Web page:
It just felt as if the child didn't have the fortitude and family Hunter had, they didn't have a snowball's chance of healing due to the influences and pressures from the people in the very place they were placed in order to heal. Counterproductive, trying to find positivity in a negative environment.

The saying 'misery loves company' doesn't mean they ban together and find happiness – it means they dwell together in their misery, making it worse. I understand it, appreciate the angle the author provided, but I don't believe this type of environment is healthy for anyone – anywhere, even if it's reality for so many.

All of the characters were compelling, heart-breaking, and innocent in their mental illness, yet also manipulative and toxic as they tried to keep their issues alive. The friendships forged were inspiring, yet sometimes enabling and destructive to one another. The romantic relationship between Hunter and Stray was innocent and sweet, filled with hope for the future for those who made an attempt at getting better.

All-in-all, Nyrae Dawn created a novel which will make the reader think for a long time after they finish the book, but I can't say I 'enjoyed' it.

I do recommend it to those who won't be triggered by the subject matter, and to those in the right emotional mindset to tackle the story. However, I don't think it's a book for everyone – not that any book truly is. I particularly recommend to those who need the comfort of knowing others are going through similar situations they may be in, and to see a differing viewpoint via the victim who wasn't the direct victim of the assailant.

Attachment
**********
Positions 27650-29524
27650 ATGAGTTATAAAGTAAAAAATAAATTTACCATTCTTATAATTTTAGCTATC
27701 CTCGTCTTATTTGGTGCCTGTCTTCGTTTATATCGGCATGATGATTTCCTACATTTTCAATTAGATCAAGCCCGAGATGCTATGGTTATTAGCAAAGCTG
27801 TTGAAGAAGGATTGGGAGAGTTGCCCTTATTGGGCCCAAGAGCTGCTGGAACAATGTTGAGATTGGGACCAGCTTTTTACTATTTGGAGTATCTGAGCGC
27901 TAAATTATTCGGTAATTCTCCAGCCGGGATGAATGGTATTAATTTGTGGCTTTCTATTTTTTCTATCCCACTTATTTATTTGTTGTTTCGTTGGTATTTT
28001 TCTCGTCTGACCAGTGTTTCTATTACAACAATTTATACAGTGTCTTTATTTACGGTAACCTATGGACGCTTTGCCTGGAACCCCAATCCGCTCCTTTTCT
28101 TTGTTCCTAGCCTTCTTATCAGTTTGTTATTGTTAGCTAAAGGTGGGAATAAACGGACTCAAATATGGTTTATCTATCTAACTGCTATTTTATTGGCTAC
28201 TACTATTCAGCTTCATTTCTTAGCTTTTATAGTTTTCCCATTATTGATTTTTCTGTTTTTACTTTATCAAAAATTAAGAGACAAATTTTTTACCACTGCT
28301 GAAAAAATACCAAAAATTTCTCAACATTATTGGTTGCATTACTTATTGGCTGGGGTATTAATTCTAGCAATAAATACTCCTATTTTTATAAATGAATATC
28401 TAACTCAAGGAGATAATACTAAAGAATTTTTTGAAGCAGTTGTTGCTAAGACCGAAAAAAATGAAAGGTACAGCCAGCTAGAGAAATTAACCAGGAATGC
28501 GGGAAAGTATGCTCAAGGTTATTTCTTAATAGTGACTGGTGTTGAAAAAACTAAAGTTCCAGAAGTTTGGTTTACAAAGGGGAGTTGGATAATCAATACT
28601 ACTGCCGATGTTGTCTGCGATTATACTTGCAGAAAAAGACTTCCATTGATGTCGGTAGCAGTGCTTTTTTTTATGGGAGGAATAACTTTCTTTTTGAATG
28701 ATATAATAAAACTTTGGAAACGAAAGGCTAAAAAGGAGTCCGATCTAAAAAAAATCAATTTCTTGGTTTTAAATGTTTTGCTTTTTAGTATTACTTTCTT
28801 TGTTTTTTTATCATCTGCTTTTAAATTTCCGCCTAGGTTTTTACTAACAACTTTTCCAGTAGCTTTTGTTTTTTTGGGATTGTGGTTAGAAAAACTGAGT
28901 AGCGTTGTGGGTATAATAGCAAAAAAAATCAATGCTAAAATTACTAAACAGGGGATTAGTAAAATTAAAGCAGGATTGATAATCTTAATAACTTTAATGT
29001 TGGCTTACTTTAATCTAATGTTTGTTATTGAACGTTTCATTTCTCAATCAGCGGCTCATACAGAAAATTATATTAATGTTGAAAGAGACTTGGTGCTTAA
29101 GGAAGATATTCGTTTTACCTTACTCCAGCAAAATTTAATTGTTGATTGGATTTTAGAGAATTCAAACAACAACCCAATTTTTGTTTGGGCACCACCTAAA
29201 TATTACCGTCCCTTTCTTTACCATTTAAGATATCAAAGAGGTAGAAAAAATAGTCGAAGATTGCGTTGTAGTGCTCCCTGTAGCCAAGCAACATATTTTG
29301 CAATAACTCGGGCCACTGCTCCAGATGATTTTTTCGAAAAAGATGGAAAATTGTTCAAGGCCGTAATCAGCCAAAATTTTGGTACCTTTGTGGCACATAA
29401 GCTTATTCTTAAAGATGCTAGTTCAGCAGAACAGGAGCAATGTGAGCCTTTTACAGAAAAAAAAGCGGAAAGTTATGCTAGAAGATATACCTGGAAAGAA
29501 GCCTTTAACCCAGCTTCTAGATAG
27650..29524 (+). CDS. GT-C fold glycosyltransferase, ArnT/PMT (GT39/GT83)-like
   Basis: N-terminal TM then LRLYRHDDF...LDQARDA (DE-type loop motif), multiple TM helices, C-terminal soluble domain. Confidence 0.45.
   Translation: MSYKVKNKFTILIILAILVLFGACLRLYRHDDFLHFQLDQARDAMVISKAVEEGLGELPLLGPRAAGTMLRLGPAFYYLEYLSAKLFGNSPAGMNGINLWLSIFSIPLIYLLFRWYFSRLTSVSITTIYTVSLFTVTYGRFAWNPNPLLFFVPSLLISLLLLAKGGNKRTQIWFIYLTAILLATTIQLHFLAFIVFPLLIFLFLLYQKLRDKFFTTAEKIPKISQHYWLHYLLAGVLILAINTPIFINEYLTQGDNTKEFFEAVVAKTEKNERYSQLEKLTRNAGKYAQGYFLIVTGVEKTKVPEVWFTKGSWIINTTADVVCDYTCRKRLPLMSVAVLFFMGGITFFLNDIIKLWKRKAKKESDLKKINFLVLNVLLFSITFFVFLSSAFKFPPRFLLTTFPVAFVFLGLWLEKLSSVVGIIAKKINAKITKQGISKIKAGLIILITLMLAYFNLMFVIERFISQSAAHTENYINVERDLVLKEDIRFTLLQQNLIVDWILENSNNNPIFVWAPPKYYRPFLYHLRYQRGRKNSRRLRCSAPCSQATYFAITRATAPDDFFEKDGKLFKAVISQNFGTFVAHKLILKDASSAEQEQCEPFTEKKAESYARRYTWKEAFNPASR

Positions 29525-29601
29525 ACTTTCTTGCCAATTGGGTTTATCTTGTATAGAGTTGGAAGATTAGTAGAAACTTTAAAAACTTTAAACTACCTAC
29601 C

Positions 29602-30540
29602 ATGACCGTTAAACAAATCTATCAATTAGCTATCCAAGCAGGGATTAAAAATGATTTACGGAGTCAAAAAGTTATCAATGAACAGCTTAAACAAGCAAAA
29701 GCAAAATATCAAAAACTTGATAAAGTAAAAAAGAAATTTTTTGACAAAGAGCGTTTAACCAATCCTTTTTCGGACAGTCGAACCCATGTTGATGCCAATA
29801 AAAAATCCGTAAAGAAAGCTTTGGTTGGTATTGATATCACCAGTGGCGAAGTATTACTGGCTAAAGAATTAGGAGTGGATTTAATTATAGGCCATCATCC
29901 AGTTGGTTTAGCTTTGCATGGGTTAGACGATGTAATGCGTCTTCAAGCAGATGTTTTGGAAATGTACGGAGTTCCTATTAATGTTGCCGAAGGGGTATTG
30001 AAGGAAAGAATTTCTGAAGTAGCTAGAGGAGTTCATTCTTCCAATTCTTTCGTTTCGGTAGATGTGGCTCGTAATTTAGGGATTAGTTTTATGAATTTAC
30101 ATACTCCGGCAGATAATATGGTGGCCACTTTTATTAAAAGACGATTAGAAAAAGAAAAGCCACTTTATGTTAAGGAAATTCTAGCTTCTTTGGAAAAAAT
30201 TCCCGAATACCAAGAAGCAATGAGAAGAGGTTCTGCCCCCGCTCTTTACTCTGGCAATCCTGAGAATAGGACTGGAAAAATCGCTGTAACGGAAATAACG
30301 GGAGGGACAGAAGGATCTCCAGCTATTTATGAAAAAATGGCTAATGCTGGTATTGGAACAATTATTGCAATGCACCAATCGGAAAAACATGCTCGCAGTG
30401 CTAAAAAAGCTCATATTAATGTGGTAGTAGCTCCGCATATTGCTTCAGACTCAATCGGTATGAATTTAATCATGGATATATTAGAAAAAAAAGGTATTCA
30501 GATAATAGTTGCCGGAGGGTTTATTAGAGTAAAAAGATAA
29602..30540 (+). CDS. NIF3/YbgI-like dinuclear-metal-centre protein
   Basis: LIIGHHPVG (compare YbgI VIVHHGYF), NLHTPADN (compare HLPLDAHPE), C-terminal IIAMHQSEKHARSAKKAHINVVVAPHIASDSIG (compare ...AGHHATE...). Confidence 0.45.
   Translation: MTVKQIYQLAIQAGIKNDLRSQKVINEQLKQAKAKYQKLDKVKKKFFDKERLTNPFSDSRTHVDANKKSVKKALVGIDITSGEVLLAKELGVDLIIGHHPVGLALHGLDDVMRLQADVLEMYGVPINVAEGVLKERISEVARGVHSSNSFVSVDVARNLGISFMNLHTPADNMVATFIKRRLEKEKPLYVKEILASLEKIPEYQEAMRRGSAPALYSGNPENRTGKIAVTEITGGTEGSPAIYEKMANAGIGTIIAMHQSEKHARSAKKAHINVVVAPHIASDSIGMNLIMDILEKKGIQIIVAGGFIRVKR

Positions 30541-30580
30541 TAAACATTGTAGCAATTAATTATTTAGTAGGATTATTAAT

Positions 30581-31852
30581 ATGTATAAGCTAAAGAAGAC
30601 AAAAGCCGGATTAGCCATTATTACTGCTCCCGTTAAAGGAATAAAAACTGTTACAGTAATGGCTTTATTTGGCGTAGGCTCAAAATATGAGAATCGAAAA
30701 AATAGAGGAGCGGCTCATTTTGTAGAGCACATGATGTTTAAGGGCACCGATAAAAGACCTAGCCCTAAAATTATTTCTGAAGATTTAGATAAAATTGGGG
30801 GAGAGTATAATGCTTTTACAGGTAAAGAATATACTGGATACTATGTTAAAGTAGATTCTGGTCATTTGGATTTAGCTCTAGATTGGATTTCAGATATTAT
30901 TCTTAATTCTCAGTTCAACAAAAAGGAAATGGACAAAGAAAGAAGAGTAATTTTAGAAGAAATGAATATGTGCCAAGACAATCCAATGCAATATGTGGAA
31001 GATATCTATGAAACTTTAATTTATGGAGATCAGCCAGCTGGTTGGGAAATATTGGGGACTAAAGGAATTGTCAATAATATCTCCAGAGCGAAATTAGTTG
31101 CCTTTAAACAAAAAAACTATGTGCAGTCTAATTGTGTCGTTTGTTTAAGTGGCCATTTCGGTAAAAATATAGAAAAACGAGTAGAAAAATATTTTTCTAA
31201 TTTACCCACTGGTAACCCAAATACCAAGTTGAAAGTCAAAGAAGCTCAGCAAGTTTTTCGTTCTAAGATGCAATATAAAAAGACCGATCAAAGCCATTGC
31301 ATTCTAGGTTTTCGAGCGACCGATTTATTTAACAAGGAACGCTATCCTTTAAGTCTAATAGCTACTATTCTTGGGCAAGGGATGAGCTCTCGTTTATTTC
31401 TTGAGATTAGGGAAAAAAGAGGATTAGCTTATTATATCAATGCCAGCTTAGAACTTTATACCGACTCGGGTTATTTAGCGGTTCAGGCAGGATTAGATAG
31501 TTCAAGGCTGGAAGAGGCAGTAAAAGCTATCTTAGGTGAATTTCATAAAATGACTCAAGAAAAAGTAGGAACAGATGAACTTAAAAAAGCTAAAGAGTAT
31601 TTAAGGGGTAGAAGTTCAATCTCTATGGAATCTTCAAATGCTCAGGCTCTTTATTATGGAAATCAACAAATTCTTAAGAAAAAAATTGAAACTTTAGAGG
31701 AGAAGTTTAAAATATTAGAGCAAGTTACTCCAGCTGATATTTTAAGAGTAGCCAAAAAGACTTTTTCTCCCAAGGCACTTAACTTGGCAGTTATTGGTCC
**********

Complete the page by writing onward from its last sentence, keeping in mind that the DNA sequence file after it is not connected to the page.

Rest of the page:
Hunter had a voice, and I'm glad I got to hear it.

Young adult age-range: 14+ due to bullying/violence, abusive subject matter, mental illness and the effects, and kissing.

This is a powerful and difficult story about a group of teenagers with a range of mental health problems. The story is told from the perspective of Hunter, a boy who has not been able to deal with a horrific family crisis.

Hunter is a flawed, often self-centred narrator and his observations of his friends and peers in a rehabilitation centre give readers glimpses of each character in the centre without ever fully revealing their problems, emotions, and experiences. Hunter is crippled by guilt and his temper is focused inwards. I found it impossible not to care for him, but his destructive behaviour made him very difficult to like.

Hunter’s small group of friends become real characters once Hunter starts to take interest in the world around him. I found it fascinating to piece together each character through Hunter’s observations, even when Hunter himself doesn’t understand what he is observing.

This is more of a young adult story with gay main characters than a gay romance. The romance between Hunter and Stray is sweet and complicated, but it really isn’t the focus of this story. The focus is Hunter’s experiences as he struggles to deal with the responsibility he feels for the incident that shattered his family. His relationships – both romantic and platonic – are part of his recovery.